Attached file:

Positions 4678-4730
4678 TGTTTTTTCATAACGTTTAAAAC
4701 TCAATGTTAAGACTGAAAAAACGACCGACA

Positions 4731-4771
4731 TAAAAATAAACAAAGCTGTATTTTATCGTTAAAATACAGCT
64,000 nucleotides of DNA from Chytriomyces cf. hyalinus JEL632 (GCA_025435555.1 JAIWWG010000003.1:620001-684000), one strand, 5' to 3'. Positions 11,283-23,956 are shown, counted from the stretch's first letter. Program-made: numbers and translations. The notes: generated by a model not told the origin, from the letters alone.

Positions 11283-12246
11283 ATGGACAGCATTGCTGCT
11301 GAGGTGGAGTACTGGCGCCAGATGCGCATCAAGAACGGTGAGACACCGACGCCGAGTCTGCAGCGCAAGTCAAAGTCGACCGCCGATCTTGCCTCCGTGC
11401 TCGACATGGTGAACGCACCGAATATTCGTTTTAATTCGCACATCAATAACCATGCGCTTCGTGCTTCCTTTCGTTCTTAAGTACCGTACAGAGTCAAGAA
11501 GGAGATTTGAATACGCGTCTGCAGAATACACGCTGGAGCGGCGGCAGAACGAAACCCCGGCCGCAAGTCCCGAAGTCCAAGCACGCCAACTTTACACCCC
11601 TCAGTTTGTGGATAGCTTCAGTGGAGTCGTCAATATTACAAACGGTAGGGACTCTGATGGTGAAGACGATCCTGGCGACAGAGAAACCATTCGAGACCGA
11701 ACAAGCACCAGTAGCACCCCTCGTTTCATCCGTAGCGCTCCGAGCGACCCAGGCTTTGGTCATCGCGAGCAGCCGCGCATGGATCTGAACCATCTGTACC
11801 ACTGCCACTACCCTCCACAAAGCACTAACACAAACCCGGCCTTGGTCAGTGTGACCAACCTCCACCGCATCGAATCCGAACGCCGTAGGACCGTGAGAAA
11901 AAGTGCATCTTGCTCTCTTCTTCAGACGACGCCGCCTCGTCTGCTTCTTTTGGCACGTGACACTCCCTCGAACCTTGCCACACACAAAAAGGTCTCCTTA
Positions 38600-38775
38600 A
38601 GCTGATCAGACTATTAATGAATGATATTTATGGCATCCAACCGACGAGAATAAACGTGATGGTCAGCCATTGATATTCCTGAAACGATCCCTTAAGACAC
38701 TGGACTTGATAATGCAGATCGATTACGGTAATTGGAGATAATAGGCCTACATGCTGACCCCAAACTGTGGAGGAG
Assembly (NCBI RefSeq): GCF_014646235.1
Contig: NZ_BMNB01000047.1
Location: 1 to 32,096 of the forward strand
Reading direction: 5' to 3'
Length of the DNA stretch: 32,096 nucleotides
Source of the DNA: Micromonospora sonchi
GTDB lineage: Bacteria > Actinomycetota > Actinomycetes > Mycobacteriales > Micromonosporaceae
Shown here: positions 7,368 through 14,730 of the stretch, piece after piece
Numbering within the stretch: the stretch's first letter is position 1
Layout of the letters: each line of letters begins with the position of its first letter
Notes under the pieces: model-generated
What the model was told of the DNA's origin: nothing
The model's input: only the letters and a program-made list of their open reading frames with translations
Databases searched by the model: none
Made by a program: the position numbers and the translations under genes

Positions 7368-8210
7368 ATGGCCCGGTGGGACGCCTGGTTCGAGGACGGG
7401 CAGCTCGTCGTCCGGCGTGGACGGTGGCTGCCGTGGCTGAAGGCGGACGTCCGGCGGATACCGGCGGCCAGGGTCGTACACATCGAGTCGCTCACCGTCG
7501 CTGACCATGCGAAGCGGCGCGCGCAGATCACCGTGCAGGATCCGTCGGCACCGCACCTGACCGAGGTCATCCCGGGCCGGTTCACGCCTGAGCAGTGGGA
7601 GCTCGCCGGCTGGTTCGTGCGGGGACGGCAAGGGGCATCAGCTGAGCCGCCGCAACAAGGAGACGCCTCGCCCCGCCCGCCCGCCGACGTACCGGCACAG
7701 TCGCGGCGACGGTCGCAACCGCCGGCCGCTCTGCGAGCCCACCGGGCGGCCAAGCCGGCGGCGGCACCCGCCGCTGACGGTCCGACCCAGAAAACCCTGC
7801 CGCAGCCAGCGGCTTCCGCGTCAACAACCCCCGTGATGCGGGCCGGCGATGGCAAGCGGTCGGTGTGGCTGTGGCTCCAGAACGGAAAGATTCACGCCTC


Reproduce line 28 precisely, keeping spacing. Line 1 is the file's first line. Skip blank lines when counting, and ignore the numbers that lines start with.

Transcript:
Numbering within the stretch: the stretch's first letter is position 1